Factors that affect computer performance include the speed of the central processing unit (CPU), memory capacity and input/output devices. Other factors affecting performance include RAM size and disk speed.
All things constant, the higher the generation of the CPU, the better the computer's performance tends to be. Parallel processing and instruction pre-fetching are techniques ued to enhance computer performance.
The amount of available memory on a computer is ultimately dependent on how many applications are installed. Additional memory can help to speed up performance when running multiple applications at once or when working with large files.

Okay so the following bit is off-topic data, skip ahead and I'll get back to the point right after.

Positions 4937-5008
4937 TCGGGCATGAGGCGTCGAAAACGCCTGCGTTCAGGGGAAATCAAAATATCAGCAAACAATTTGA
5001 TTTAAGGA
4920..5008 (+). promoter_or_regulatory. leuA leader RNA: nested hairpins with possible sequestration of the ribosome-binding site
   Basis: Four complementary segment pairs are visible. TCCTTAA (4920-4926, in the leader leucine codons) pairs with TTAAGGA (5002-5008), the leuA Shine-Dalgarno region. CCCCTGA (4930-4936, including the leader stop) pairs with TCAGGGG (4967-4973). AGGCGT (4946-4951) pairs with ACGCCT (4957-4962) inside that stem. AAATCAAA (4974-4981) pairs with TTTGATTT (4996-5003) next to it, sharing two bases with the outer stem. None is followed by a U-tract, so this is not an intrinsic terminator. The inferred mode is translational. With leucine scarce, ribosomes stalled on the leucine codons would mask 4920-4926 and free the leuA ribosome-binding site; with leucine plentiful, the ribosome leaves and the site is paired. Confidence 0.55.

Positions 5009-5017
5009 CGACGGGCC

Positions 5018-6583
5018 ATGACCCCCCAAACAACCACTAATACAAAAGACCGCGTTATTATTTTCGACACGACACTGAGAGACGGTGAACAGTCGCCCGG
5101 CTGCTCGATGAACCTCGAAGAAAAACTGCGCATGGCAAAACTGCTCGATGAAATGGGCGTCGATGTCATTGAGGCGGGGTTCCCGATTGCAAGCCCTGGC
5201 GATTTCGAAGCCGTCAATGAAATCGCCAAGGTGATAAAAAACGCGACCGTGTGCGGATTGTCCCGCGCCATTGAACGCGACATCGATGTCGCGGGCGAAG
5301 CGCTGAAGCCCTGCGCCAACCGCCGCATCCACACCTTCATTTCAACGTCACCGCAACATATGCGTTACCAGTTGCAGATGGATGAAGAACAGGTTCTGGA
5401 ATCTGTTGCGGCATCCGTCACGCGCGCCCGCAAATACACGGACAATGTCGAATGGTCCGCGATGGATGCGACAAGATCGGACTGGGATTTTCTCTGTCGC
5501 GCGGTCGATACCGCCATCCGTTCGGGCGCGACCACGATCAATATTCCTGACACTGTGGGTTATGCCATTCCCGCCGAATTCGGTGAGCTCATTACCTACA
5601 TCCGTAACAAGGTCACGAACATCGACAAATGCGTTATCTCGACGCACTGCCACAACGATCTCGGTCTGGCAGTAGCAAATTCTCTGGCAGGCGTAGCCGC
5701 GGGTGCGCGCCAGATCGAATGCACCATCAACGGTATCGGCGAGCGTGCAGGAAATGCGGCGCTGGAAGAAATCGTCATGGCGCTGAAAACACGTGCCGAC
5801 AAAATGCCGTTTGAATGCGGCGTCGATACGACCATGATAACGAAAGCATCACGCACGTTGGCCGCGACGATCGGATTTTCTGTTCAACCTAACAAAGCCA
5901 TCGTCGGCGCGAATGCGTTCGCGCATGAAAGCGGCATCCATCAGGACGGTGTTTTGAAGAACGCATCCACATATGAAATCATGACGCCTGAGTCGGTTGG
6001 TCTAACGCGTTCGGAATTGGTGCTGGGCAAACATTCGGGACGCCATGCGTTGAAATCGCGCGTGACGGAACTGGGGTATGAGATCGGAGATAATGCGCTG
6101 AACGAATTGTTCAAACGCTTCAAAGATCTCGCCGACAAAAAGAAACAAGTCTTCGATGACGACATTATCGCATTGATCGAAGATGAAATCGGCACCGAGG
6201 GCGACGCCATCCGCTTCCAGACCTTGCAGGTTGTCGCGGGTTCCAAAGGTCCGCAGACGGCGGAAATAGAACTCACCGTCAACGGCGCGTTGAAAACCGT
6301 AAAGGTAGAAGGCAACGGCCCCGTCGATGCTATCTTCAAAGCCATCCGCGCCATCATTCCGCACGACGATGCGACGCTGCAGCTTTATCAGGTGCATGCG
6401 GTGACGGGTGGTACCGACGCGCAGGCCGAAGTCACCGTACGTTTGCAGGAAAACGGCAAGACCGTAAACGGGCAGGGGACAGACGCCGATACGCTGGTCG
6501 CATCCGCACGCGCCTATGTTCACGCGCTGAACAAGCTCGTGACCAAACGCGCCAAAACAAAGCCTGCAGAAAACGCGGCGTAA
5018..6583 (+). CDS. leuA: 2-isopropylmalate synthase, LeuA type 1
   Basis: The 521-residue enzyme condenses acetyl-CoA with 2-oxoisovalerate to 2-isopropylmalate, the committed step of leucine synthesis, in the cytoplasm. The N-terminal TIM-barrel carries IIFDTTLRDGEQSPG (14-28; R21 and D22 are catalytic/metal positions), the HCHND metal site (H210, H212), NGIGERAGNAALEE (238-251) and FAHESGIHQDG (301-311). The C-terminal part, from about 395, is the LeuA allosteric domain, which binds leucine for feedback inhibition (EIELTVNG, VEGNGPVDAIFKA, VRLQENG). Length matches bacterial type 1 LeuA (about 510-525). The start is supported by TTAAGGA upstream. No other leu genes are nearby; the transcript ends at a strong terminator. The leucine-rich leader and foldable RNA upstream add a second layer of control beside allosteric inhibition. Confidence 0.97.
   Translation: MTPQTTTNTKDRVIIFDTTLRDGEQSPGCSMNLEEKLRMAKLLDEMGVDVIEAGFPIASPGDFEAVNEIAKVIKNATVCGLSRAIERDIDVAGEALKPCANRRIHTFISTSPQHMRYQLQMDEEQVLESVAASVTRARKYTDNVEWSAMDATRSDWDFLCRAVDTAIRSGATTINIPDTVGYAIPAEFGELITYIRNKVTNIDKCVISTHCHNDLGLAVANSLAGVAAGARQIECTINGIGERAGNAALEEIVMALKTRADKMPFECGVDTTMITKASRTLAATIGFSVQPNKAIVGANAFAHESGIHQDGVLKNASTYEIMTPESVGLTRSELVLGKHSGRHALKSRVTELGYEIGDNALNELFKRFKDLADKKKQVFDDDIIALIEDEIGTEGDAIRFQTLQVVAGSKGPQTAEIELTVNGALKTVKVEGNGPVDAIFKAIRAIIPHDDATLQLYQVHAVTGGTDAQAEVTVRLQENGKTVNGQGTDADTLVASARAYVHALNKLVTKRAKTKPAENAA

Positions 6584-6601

The most effective type of input/output device is synchronous protocol, which uses the clock in transmitting data. Asynchronous interfaces utilize self-timed protocols when sending data. Direct memory access hardware can be added to computers to transfer large amounts of data without the intervention of the CPU.
A computer starts to use the hard drive when all available RAM has been used. Transferring data between RAM and hard drive memory significantly slows a computer down. Since it does not have to be refreshed, static RAM typically performs faster than dynamic RAM.
The speed at which a computer's hard drive finds, reads, writes and transfers data makes a considerable difference in computer performance; the size of the hard drive is relatively insignificant in computer performance.